I am wondering how someone with my background and experience might most effectively transition to the field of information security. For the past four years, I have been -- and, thankfully, still am -- employed in the public sector as an Oracle Certified Professional Application Developer (Oracle Developer 6i) working within a strictly client/server context. During the course of that employment, I had the opportunity to author and implement application and menu security by: Defining and configuring database roles; writing and incorporating a rather involved security-dedicated PL/SQL library; and employing light encryption/decryption to conceal references to passwords.
Having recently become aware of the competitive landscape that is taking shape in the IT field, in particular the growing trend toward the commoditization and offshore outsourcing of computer programming and application development functions, I have decided that trying to maintain my competitive position as a programmer/application developer over the long term would likely be a losing proposition.
However, I have also decided that I would very much like to continue working within the IT field; hence, my interest in transitioning to information security. Specifically, I am wondering about the following:
1. Although I consider myself to be a strong Oracle professional with respect to both front and back-end development, for all intents and purposes that skill set itself, along with some data modeling experience, pretty much defines the outer limits of my information technology expertise -- let alone my experience with security. Additionally, I lack a formal computer science or engineering background. In your opinion, is it practical for someone of my skill level and experience to aspire to specialize in information security?
2. What resources would you recommend (e.g., books, magazines, Web sites) that you believe could help someone like myself gain a general knowledge of the information security field, as well as of the specializations within information security?
3. Do there exist certifications that could help me segue into the information security field? Although I am intrigued by (ISC)2's vendor-neutral CISSP certification, I am concerned that the security experience I have is not sufficient to fulfill their applicant requirements for taking the exam.
Thanks for your kind words, and for your questions, which I'll do my best to answer in the paragraphs that follow.
1. Is it practical or reasonable for somebody with your background to pursue infosec?
That depends on your interest level and how much work you're willing to do to really dig into this field. I suggest you do some reading and studying as well as start working in the technology, and take an entry-level cert seriously enough to decide this for yourself. Can you do this? Absolutely! Should you do this? Only you can decide if curiosity turns to genuine engagement and a willingness to work long and hard in this field.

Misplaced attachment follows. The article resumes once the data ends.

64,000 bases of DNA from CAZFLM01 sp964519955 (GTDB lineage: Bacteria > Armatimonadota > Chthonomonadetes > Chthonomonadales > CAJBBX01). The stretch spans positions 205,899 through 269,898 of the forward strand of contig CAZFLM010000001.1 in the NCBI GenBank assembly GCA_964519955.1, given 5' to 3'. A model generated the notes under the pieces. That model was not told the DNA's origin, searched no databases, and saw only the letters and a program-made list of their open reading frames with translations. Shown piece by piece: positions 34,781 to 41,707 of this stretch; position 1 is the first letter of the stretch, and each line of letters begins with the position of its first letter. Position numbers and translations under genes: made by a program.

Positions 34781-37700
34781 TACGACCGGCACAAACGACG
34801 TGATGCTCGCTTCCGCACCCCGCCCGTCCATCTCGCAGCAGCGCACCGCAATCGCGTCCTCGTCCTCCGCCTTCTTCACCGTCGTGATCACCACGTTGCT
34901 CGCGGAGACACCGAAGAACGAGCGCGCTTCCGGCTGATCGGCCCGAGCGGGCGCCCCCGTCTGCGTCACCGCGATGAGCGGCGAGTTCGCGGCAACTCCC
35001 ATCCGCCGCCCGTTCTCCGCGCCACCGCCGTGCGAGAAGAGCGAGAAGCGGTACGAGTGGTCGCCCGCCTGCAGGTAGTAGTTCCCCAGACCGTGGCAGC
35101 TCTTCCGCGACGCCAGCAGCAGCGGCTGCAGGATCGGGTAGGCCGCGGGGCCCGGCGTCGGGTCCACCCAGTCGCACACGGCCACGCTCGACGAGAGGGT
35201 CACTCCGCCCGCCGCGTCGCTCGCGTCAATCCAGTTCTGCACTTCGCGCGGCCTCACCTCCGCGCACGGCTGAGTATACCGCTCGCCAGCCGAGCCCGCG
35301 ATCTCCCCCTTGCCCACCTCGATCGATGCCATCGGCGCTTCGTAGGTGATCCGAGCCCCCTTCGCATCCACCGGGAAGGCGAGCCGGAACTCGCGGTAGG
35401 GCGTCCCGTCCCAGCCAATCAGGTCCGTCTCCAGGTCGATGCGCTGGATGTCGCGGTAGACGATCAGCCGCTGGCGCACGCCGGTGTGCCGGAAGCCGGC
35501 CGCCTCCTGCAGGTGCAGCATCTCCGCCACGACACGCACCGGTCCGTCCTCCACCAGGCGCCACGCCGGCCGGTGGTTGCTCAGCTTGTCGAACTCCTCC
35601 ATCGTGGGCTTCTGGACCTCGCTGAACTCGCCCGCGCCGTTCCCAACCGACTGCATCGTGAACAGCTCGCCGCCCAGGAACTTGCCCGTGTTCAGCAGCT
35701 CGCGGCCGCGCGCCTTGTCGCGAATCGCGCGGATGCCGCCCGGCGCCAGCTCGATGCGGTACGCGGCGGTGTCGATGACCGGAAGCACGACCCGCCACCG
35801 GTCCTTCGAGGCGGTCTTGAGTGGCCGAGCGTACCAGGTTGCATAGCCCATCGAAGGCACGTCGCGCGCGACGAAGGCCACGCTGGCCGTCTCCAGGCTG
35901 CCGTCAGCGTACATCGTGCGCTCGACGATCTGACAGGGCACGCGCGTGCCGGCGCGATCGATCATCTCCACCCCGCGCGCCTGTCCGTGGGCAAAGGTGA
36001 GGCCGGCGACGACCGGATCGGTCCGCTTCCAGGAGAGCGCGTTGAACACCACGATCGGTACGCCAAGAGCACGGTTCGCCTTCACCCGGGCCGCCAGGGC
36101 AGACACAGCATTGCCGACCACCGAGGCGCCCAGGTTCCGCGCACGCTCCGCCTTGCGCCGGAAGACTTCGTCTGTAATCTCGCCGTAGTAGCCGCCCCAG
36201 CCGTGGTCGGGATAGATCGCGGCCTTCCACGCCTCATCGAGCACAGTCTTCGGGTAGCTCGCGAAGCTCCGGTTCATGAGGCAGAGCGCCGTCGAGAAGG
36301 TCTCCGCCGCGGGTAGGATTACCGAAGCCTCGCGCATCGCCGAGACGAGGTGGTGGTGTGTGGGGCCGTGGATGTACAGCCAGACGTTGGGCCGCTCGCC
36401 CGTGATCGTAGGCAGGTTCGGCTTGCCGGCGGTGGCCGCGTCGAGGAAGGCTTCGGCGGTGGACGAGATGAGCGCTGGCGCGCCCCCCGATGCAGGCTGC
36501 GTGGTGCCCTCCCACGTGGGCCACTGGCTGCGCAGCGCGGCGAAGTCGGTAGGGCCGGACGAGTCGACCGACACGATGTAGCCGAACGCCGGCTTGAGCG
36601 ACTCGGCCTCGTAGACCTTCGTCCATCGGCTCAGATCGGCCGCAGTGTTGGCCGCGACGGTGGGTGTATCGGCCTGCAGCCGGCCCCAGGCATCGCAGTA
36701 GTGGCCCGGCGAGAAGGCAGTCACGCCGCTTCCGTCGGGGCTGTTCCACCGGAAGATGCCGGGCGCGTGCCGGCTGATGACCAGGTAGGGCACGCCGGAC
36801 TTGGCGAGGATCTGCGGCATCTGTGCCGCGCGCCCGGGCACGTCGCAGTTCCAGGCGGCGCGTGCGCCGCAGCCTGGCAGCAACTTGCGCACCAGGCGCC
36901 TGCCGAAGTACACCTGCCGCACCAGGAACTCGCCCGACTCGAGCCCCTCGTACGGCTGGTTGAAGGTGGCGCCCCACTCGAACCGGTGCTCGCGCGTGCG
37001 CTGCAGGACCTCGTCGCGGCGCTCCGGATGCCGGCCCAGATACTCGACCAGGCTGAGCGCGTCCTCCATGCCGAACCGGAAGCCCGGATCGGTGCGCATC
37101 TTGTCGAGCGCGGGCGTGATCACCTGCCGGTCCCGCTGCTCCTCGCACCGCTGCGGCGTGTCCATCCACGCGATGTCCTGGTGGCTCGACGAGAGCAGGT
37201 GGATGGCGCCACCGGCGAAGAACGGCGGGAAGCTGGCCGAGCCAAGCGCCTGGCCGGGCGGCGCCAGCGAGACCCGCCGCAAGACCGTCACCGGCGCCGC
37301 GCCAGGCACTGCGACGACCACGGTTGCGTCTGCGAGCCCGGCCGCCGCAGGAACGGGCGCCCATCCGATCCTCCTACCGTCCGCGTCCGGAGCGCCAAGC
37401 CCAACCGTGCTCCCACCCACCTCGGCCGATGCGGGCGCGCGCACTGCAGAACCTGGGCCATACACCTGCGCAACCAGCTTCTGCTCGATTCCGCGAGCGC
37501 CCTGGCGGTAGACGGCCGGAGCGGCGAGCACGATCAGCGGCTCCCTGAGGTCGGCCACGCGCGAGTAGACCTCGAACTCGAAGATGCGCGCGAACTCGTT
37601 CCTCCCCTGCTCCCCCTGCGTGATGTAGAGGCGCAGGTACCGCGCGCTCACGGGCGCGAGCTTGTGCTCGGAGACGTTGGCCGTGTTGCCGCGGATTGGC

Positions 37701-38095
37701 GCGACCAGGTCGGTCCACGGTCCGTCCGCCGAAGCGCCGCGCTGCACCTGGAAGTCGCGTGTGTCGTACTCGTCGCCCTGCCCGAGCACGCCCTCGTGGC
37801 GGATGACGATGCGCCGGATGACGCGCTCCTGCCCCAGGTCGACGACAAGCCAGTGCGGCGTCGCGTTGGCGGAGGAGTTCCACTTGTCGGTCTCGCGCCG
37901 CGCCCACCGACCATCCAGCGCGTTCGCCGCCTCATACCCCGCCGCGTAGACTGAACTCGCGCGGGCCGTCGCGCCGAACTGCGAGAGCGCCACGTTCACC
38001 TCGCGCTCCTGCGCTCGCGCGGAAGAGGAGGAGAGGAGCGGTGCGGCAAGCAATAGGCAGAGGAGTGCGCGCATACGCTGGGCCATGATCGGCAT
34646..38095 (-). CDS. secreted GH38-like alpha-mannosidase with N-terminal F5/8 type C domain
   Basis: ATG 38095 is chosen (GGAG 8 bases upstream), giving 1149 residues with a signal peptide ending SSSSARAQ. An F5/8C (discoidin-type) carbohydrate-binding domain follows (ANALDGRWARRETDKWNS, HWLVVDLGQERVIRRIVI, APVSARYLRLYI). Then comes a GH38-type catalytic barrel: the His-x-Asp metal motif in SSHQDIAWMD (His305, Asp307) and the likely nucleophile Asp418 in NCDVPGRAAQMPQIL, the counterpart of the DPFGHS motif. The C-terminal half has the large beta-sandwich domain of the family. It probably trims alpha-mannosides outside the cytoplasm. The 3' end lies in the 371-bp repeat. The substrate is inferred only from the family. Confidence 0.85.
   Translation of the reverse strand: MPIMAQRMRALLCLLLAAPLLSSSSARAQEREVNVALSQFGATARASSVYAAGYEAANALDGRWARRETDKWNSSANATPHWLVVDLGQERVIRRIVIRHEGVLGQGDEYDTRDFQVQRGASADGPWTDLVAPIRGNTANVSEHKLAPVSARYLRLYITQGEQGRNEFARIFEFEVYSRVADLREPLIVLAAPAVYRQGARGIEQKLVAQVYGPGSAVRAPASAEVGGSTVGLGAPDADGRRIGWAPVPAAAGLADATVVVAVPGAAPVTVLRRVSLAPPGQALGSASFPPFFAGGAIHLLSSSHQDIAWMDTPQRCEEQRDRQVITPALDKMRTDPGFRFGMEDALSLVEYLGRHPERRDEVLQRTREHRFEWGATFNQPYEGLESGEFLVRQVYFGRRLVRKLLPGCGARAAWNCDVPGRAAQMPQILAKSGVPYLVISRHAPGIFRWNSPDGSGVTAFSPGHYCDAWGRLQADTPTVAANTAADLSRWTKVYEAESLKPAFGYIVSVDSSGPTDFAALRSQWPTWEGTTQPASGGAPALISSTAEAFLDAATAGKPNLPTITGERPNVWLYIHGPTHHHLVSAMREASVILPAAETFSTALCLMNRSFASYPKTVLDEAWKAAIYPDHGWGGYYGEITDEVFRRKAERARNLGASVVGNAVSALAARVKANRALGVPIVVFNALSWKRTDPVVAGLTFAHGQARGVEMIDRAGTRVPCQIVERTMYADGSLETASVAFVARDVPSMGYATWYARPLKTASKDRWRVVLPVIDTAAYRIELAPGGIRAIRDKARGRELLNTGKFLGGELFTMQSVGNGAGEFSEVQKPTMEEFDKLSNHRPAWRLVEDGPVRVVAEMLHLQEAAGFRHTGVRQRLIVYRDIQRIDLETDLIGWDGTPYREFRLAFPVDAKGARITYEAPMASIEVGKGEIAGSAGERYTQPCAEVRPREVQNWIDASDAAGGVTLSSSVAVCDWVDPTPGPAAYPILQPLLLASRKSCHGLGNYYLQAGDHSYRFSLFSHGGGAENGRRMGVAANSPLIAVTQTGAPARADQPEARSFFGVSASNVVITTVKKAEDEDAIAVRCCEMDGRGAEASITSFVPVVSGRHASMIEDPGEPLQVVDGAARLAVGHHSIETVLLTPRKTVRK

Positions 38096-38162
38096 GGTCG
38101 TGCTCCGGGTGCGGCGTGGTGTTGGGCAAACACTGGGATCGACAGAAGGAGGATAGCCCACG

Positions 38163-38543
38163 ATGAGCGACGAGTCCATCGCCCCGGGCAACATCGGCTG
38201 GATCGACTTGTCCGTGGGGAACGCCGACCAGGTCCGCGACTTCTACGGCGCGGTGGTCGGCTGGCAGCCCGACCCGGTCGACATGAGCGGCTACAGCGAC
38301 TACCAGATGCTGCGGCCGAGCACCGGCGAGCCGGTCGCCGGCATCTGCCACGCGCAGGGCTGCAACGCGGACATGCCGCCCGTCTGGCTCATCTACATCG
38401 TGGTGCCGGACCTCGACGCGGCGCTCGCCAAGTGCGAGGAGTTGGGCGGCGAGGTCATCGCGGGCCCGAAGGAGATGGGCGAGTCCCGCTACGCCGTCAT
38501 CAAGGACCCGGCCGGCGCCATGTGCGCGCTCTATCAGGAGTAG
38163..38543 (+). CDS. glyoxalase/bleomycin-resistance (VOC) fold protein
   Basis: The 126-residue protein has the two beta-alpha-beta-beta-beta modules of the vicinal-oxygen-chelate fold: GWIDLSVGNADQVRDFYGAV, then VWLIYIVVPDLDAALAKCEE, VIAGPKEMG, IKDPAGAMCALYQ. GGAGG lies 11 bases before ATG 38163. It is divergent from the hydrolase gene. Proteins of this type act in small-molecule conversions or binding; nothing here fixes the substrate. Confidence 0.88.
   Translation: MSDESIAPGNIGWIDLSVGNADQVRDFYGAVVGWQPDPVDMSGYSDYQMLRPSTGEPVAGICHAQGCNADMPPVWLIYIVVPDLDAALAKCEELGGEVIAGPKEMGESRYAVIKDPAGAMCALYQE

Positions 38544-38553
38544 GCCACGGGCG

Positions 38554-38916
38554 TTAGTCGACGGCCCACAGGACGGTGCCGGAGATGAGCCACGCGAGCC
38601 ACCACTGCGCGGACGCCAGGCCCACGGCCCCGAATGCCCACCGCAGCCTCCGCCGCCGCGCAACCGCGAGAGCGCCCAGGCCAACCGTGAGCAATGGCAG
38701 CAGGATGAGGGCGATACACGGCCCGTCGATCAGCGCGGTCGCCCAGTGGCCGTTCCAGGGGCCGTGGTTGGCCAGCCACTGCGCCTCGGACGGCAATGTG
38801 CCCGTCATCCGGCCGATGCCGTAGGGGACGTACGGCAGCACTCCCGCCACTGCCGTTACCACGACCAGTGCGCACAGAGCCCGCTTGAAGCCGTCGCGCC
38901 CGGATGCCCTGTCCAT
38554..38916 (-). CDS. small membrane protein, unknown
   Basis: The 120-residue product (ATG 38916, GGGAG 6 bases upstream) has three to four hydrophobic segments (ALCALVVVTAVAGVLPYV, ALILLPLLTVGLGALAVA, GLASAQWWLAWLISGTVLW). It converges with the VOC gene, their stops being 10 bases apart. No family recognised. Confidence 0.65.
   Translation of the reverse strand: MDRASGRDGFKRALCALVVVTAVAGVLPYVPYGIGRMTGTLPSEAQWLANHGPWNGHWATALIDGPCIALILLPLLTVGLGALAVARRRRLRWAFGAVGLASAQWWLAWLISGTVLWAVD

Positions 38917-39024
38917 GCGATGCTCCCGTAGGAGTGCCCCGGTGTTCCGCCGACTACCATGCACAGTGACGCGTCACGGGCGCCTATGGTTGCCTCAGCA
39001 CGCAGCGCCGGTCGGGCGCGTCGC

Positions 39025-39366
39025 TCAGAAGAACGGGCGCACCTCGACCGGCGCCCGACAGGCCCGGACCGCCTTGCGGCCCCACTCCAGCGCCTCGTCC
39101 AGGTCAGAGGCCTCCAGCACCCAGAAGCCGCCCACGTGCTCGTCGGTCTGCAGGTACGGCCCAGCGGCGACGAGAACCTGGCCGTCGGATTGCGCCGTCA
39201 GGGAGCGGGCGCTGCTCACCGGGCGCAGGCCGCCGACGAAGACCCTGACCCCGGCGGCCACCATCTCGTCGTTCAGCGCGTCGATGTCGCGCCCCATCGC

2. Resources! Wow, what a question. Certainly this very Web site isn't a bad place to start. Also visit my two-part story at www.informit.com entitled "The Computer Security Bookshelf" (pick "Articles" from the pull-down menu, then enter "Tittel security bookshelf" in the search text window). Also see our great collection of security URLs. This combination of points of departure will provide you with more resources than you can access in a lifetime!
3. The CISSP certification is a good place to wind up, but meeting its work experience requirements -- three years of direct, relevant hands-on infosec experience if you hold a college degree from an accredited institution or four years otherwise -- means you couldn't really qualify for it immediately anyway. (However, it's possible your security programming experience might actually redound to your benefit here.) My advice is to try to start working in and around infosec as much as possible right away, while working your way through one or more of these more introductory certifications. (You can avoid overlap, however, as you see fit, so that both Security+ and TICSA is probably overkill):
>> Intermediate, pre-CISSP certs: SANS intermediate level stuff for firewalls, IDS, incident handling, Windows, Unix, etc.
Once you get through those, get some experience, do a LOT of reading and studying, and you'll be ready for the CISSP.
For more info on this topic, please visit these SearchSecurity.com resources:
- On-demand webcast: Security certifications -- What's hot, what's not
- IT Career Expert Tip: Leveraging recruiters
- Best Web Links: Infosec training, careers and events
This was first published in August 2003